Researchers report that the distribution of white matter brain abnormalities in some patients following concussion bears a “striking” resemblance to those found in early Alzheimer’s dementia. Saeed Fakhran, MD, assistant professor of radiology in the Division of Neuroradiology at the University of Pittsburgh School of Medicine, adds that, “Additional research may help further elucidate a link between these two disease processes.”
The study was designed to determine if there was a link between white matter injury patterns and severity of post-concussion symptoms in concussion patients with normal findings on conventional magnetic resonance imaging (MRI) exams. A news release reports that researchers studied data from imaging exams performed on 64 concussion patients and 15 control patients, using diffusion tensor imaging.
According to the results, among the concussion patients, sports injury was the reason for concussion in two-thirds of the patients. The patients underwent neurocognitive evaluation with Immediate Post-Concussion Assessment and Cognitive Testing (ImPACT). The release notes that a significant correlation between high ImPACT total symptom score and reduced fractional anisotrophy at the gray-white junction, predominately in the auditory cortex. The results also indicate significantly decreased fractional anisotropy was found in patients with sleep-wake disturbances in the parahippocampal gyri relative to the patients without sleep-wake disturbances.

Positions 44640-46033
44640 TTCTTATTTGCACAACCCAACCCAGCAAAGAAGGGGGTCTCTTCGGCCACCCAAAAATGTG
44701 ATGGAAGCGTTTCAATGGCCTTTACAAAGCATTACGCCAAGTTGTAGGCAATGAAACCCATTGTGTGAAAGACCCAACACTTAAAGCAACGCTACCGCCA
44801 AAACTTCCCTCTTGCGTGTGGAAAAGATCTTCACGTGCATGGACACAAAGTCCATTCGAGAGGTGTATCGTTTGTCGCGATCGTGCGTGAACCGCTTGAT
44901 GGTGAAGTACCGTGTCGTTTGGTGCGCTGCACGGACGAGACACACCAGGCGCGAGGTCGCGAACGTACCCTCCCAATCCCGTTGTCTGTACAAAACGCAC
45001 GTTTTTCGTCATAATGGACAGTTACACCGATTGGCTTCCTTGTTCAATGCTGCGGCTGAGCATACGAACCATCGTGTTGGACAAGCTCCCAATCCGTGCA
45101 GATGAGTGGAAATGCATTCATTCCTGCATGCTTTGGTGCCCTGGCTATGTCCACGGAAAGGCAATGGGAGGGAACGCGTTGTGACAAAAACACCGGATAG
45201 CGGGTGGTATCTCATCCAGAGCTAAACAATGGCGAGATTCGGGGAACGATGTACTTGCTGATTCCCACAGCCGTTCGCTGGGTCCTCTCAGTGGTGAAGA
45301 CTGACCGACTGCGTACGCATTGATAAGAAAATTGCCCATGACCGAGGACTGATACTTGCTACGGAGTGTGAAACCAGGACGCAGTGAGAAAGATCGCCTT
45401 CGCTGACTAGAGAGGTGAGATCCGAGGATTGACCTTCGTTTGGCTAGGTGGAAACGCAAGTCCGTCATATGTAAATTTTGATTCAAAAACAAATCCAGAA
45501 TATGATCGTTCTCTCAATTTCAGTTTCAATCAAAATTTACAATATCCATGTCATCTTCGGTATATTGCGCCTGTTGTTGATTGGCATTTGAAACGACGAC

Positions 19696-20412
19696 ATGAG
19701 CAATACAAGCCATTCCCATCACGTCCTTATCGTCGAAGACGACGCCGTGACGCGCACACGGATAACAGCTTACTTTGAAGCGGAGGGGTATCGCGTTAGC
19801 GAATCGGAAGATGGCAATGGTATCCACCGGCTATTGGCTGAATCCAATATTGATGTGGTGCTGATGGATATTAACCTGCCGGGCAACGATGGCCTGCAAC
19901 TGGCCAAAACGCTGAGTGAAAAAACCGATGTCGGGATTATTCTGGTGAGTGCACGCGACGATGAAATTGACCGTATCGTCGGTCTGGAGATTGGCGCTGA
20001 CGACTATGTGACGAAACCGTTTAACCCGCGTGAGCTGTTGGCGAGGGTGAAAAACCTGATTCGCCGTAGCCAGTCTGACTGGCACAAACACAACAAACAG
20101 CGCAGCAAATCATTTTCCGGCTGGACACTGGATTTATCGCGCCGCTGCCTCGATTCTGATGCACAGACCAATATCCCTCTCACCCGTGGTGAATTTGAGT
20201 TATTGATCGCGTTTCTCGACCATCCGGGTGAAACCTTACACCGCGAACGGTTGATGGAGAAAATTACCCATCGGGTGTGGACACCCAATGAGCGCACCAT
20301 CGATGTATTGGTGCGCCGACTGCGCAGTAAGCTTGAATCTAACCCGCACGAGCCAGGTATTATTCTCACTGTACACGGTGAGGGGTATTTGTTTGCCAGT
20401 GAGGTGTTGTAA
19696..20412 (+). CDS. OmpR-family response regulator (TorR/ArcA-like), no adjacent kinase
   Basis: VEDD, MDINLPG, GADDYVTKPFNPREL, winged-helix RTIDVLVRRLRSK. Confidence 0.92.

Fakhran states that the results spotlight the brain’s response to injury in concussion as a key issue, rather than the injury itself. “…Our preliminary findings suggest that the initial traumatic event that caused the concussion acts as a trigger for a sequence of degenerative changes in the brain that results in patient symptoms and that may be potentially prevented. Furthermore, these neurodegenerative changes are very similar to those seen in early Alzheimer’s dementia,” Farkhran says.
The researchers articulate the hope that the findings may ultimately lead to improved future treatments.
The study appears online in the journal Radiology.
Source: Radiological Society of North America